Possibly, therefore, the question I should leave you with is the following: Are you aware of any failed repairs or unsuccessful decommissionings?

Like

Douglas, might it be the case that the engineer’s mother was talking about the graphite-moderated gas cooled reactors which were popular in Britain? I understand that their decommissioning is somewhat more problematic than the now more common PWRs.

Like

Cooling off is factored into any nuclear decommissioning plans from the beginning. It doesn’t represent a problem, as the original containment still serves to keep anything from escaping. In fact simple entombment is considered sufficient decommissioning by IAEA. Other than Chernobyl, this has been applied twice elsewhere; once at Lucens, Switzerland, and again at Dodewaard, in the Netherlands.

To the best of my knowledge there have been no unsuccessful nuclear plant decommissionings, per se, although there have been cases where funds were not available and the State has had to foot the bill. Many countries now have laws requiring owners of nuclear reactors to establish assurance funds to finance decommissioning.

It is moot to call situations where a facility has been put in Safe Enclosure (so-called SAFSTOR) because of some missing factor that would allow decommissioning to proceed ‘failures.’ In most cases this is due to lack of acceptable final disposal sites for the rad waste, and one assumes that this will be rectified at some future date, and decommissioning can continue.

As for failed repairs, this is so flexible a term, as to be almost useless as a broad description of an issue. Repair, in general is an process carried out only when it is deemed cost-effective, otherwise it is better to scrap. This is true across domains, not just for nuclear facilities. In the case of repairs that are going to be very expensive, a great deal of time will be spent evaluating the situation, and that this may not be resolved in a short time cannot be described as a repair failure.

They say in the military, that few battle plans survive first contact with the enemy. Anyone that has done maintenance on complex systems will tell you, repair plans often don’t survive past the first panel being opened. There is always the possibility of finding a nasty surprise that can turn a routine procedure into a nightmare, this is just the way it goes, again not limited to nuclear. I would assume that this has happened to those involved in repair of nuclear facilities, with the same frequency that it happens in any other field, but these are not failures, even if they push the situation past the cost effective point.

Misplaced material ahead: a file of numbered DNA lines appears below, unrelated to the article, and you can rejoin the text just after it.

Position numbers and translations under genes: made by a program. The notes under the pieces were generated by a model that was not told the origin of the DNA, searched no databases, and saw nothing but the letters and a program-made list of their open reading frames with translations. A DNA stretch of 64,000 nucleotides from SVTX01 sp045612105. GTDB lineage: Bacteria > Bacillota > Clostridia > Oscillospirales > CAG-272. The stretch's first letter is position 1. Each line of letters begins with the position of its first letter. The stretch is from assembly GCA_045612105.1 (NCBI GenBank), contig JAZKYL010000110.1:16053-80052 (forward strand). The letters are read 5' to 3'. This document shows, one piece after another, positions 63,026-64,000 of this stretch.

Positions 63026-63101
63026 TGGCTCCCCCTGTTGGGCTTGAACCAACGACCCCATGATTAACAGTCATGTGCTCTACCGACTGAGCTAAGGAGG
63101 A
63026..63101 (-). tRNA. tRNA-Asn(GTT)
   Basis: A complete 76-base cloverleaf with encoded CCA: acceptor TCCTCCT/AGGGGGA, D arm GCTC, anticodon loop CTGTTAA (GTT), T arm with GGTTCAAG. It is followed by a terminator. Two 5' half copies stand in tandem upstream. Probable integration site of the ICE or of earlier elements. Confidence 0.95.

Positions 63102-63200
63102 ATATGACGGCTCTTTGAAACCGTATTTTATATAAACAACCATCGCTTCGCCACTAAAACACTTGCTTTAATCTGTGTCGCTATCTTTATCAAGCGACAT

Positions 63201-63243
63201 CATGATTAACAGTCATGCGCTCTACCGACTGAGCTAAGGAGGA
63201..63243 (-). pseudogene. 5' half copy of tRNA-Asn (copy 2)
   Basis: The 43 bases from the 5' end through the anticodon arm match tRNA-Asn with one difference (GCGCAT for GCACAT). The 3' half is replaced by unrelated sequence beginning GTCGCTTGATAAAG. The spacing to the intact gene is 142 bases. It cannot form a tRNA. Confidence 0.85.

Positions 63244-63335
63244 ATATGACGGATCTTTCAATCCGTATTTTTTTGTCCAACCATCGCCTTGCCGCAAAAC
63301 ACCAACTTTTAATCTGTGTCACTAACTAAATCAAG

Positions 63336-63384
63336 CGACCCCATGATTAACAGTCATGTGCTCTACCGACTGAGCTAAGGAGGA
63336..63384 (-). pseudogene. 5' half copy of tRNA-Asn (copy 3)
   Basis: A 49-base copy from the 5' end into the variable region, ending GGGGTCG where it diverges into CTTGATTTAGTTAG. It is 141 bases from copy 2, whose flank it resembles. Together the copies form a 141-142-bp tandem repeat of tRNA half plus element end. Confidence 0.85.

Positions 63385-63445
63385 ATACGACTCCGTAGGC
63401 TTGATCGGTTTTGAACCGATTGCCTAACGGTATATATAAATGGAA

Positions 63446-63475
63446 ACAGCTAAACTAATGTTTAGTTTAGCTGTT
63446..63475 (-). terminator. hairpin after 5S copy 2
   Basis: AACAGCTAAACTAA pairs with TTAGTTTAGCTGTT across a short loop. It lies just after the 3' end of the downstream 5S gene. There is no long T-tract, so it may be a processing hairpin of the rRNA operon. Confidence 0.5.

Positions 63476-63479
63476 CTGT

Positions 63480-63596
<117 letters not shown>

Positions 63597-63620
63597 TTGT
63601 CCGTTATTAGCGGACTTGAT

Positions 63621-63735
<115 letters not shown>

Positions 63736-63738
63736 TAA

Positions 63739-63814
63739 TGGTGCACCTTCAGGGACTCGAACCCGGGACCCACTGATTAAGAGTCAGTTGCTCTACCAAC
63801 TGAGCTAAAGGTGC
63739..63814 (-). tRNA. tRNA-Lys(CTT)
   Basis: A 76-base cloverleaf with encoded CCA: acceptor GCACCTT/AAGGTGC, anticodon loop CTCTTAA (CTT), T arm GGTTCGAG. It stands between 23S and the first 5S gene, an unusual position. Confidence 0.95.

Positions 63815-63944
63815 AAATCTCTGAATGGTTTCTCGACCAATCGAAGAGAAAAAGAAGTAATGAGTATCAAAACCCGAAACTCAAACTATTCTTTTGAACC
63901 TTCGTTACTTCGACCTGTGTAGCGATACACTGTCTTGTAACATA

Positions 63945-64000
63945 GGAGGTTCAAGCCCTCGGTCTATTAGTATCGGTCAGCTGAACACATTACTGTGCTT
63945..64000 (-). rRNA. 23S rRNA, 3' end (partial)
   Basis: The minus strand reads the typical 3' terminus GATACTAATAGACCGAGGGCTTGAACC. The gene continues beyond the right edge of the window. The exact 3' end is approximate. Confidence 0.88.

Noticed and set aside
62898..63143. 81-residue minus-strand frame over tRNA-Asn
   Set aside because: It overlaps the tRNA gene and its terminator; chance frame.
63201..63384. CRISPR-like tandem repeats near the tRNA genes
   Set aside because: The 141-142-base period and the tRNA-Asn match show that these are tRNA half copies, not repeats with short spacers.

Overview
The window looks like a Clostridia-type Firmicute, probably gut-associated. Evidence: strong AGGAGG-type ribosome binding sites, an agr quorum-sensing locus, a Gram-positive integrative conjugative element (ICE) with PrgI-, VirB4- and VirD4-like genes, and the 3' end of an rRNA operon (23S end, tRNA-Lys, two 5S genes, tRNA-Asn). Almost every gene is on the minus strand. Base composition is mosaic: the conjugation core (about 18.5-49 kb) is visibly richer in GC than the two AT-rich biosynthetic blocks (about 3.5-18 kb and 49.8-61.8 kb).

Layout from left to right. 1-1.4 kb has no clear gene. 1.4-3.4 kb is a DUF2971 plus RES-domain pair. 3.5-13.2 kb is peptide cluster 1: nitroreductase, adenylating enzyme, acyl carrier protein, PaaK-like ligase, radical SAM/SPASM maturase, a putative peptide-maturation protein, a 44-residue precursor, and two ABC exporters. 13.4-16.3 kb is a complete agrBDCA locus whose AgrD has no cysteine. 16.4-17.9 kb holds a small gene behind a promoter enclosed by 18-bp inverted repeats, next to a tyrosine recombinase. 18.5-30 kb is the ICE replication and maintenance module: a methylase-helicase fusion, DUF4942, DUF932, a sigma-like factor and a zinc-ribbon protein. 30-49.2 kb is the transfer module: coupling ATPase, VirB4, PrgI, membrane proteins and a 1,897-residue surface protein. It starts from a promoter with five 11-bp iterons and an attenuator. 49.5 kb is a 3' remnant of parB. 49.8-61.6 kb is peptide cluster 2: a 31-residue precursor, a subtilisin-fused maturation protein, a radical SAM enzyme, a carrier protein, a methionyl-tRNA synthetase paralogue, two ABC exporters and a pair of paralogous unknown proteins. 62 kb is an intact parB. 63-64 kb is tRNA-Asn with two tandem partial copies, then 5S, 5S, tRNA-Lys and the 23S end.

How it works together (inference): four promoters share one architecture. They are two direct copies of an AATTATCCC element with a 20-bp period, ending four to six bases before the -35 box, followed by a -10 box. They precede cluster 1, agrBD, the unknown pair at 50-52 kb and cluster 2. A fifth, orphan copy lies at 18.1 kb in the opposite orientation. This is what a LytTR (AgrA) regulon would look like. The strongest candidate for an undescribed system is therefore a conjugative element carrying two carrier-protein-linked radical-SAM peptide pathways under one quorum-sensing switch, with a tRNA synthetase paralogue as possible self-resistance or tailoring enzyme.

And yes, sometimes a repair is unsuccessful and must be done again, or the project abandoned to scrap – this is normal in any engineering situation, but I cannot think of any cases where this has led to the shutdown of a nuclear facility in and of itself.

So really your question is a bit open-ended, and subject to debate on what actually constitutes a failure.

Like

DV82XL and Finrod:

Thanks for your replies. I suspect that Finrod’s comments on graphite moderated gas cooled reactors being more problematic to dismantle might well be apposite.

DV82XL, as usual, makes sense as far as I’m concerned and I have to be reassured, albeit with slight reservations about power costs and LCOE calculations being based capital, routine O&M, fuel and decommissioning costs. It wouldn’t take many unexpected and costly problems to up these costs and also risk premiums.

Like

Douglas Wise – It is again one of those double standard situations. Coal facilities are under no legal requirement to ether properly decommission/decontaminate their sites, or are they responsible for their wastes in perpetuity as nuclear plants are. Hydro generating stations are not responsible for returning rivers to original courses, nor are the responsible for the reservoirs, as several failures of abandon dams in the States can attest. It will be interesting to see who is responsible for abandoned wind turbines when the day comes.

In fact nuclear is the only energy technology that must plan for and guarantee the cost of its own decommissioning from a plant’s inception. Again a level playing field would be telling in terms of comparative costs.

Like

Some claim that NSW coal production will soon peak then become exhausted by mid century
http://www.smh.com.au/news/environment/reserves-to-dry-up-as-clean-coal-becomes-viable/2007/04/09/1175971023057.html
I think there may be some new evidence for this in the current conflict between horse breeders and coal miners
http://www.ozeform.com/Racing/News/101214/Miningindustrytoworkwithbreeders.aspx
If there truly were all these billions of tonnes of coal near the surface they wouldn’t have to disturb prime agricultural land. New born foals shouldn’t have to breathe coal dust.

No doubt coal fanciers will say there is plenty of coal under the remote outback in which case they should go there. The effective price of coal must go up with or without carbon taxes particularly as firms from China and India buy their own mines in Australia. Coal is so yesterday yet it makes 80% of our electricity. It’s like we’re stuck in 1940s thinking.

Like

DV82XL, on 14 December 2010 at 4:00 PM — Writen like a true believer in Luckey’s hypothesis. Looks exactly like what a climate denailaist writes. Shame on you.